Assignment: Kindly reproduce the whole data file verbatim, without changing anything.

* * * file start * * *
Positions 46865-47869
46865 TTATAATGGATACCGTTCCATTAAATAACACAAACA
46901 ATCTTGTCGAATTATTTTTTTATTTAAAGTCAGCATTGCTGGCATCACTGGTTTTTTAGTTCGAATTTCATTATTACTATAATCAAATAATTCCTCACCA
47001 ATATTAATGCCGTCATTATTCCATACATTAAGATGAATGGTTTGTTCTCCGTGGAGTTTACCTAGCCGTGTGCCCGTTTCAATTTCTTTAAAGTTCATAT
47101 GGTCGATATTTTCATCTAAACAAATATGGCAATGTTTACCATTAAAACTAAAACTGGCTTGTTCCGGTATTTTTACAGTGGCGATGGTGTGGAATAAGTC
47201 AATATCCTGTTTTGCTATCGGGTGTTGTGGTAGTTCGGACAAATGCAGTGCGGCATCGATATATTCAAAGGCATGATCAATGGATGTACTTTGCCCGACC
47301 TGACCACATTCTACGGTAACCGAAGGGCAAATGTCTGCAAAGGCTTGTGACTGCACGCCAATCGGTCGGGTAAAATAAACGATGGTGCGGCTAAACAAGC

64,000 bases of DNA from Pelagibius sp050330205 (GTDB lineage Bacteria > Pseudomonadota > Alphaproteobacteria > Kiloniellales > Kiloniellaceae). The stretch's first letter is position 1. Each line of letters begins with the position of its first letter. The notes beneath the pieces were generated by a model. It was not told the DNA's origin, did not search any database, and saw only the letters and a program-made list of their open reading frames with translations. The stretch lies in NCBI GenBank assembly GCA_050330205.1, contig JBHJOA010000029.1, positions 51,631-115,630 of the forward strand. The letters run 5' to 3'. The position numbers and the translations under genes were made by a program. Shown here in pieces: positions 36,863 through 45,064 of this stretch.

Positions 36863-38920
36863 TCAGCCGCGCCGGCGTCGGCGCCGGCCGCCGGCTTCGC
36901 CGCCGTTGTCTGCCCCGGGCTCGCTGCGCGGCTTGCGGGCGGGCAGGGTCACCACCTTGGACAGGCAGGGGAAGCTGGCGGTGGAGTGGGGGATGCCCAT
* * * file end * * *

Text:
Positions 46865-47869
46865 TTATAATGGATACCGTTCCATTAAATAACACAAACA
46901 ATCTTGTCGAATTATTTTTTTATTTAAAGTCAGCATTGCTGGCATCACTGGTTTTTTAGTTCGAATTTCATTATTACTATAATCAAATAATTCCTCACCA
47001 ATATTAATGCCGTCATTATTCCATACATTAAGATGAATGGTTTGTTCTCCGTGGAGTTTACCTAGCCGTGTGCCCGTTTCAATTTCTTTAAAGTTCATAT
47101 GGTCGATATTTTCATCTAAACAAATATGGCAATGTTTACCATTAAAACTAAAACTGGCTTGTTCCGGTATTTTTACAGTGGCGATGGTGTGGAATAAGTC
47201 AATATCCTGTTTTGCTATCGGGTGTTGTGGTAGTTCGGACAAATGCAGTGCGGCATCGATATATTCAAAGGCATGATCAATGGATGTACTTTGCCCGACC
47301 TGACCACATTCTACGGTAACCGAAGGGCAAATGTCTGCAAAGGCTTGTGACTGCACGCCAATCGGTCGGGTAAAATAAACGATGGTGCGGCTAAACAAGC

64,000 bases of DNA from Pelagibius sp050330205 (GTDB lineage Bacteria > Pseudomonadota > Alphaproteobacteria > Kiloniellales > Kiloniellaceae). The stretch's first letter is position 1. Each line of letters begins with the position of its first letter. The notes beneath the pieces were generated by a model. It was not told the DNA's origin, did not search any database, and saw only the letters and a program-made list of their open reading frames with translations. The stretch lies in NCBI GenBank assembly GCA_050330205.1, contig JBHJOA010000029.1, positions 51,631-115,630 of the forward strand. The letters run 5' to 3'. The position numbers and the translations under genes were made by a program. Shown here in pieces: positions 36,863 through 45,064 of this stretch.

Positions 36863-38920
36863 TCAGCCGCGCCGGCGTCGGCGCCGGCCGCCGGCTTCGC
36901 CGCCGTTGTCTGCCCCGGGCTCGCTGCGCGGCTTGCGGGCGGGCAGGGTCACCACCTTGGACAGGCAGGGGAAGCTGGCGGTGGAGTGGGGGATGCCCAT